A hacker known as “Pink Drainer” has discovered a method to enable private sales on Blur, a platform that typically does not offer this feature.
This revelation, first shared by Twitter user Quit, has the potential to alter the dynamics of the NFT marketplace significantly.
Blur, an NFT marketplace, traditionally does not offer private listings. Any user can fulfill any listing created on the platform. However, Pink Drainer has found a way to purchase items for near zero ether (ETH) on Blur. This is achieved by uniquely exploiting the royalty system.
Typically, if a scammer tricks a victim into creating a Blur listing for the minimum amount of ETH, arbitrage bots would outpace them. These bots are willing to pay most of the value of the NFT in fees to block validators, thereby securing the purchase for themselves. This situation is not ideal for phishing hackers such as Pink Drainer.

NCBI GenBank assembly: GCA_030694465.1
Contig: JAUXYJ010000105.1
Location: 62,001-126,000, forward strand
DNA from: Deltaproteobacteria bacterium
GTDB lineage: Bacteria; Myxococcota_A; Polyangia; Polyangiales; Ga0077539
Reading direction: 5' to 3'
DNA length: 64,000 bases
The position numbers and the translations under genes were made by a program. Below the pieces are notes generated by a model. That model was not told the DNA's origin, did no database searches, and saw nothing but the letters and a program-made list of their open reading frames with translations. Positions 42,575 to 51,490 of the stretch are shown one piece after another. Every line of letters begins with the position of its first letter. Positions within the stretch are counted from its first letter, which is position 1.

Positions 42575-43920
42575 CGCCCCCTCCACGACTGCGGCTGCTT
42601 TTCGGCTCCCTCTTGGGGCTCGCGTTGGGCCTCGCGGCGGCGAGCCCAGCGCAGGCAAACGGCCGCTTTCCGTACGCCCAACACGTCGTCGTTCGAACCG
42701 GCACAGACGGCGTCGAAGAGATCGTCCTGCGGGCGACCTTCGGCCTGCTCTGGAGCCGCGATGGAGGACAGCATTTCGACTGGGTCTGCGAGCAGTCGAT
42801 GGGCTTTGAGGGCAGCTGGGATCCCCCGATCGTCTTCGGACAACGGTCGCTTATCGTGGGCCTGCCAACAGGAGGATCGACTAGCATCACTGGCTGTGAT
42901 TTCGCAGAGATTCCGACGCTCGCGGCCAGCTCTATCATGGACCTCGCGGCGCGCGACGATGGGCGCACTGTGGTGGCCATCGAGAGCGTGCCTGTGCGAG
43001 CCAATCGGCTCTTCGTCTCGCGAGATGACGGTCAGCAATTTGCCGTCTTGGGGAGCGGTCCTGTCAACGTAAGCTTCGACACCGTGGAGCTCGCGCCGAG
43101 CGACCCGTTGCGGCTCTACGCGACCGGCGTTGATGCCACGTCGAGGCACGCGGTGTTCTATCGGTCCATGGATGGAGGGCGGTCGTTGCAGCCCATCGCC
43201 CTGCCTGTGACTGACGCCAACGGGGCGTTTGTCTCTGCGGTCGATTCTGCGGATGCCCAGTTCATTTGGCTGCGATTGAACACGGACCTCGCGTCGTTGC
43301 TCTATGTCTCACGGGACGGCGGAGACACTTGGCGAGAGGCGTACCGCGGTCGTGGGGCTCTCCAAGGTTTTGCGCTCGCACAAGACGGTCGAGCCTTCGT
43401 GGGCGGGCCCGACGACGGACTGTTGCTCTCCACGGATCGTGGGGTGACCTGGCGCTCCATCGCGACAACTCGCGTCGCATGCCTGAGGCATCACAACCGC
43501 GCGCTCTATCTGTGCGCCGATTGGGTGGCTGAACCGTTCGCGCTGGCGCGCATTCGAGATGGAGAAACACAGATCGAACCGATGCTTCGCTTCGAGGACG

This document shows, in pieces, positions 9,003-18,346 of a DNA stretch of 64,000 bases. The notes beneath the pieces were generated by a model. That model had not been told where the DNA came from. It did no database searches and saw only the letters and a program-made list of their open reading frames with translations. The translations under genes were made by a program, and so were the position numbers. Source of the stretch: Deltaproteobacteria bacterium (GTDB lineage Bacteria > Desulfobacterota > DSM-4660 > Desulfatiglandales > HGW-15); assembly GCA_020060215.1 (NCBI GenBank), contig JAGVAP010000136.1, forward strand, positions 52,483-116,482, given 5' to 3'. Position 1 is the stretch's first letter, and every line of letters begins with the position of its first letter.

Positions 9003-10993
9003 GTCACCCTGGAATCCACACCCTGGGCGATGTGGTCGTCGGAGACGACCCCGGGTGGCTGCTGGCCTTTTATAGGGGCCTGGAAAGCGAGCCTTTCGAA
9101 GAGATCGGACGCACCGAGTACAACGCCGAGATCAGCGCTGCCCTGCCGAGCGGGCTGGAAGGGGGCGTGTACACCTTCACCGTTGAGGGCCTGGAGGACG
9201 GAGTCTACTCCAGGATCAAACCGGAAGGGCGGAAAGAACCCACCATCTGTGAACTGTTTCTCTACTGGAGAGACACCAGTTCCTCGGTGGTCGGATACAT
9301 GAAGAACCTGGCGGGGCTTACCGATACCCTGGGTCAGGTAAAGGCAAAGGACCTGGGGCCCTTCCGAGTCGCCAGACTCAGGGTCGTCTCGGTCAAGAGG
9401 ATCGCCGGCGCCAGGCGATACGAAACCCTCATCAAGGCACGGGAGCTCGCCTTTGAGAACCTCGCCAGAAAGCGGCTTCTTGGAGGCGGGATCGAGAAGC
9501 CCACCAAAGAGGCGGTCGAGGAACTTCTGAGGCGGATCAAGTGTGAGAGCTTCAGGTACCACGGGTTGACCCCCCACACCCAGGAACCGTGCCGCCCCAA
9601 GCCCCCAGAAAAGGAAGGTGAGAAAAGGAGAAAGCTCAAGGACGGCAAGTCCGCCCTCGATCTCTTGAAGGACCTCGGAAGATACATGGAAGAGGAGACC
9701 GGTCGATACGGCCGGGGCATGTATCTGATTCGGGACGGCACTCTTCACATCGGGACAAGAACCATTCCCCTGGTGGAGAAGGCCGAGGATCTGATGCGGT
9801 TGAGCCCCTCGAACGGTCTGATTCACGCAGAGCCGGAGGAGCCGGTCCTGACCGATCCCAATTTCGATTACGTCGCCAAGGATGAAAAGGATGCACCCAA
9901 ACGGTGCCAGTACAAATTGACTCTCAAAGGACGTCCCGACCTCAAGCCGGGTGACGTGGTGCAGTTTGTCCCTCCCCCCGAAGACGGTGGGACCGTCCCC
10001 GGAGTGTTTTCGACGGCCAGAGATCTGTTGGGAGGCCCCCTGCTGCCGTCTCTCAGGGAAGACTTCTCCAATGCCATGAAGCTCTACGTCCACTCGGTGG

To counteract this, scammers have been known to phish signatures to list items above the floor price, with their own address set as the royalty recipient with 100% royalties. However, Pink Drainer has taken this concept a step further.
Pink Drainer sets a royalty recipient with 100% royalties, but instead of putting the recipient to themselves, they set it to a contract. This contract reverts for any transaction in which Pink Drainer is not the origin.
As a result, even though the NFT is publicly listed for nearly zero ETH, no one can fulfill it except for the hacker. If someone else tries, the royalty payment reverts, causing the entire transaction to revert. This effectively makes it a private listing on the Blur NFT marketplace.
As explained by Quit, his technique could potentially be used by others to create legitimate private listings on Blur. It could even inspire the development of a frontend that simplifies this process. Despite the illicit origins of this technique, it could contribute positively to the NFT space by introducing a new Blur feature that was previously unavailable.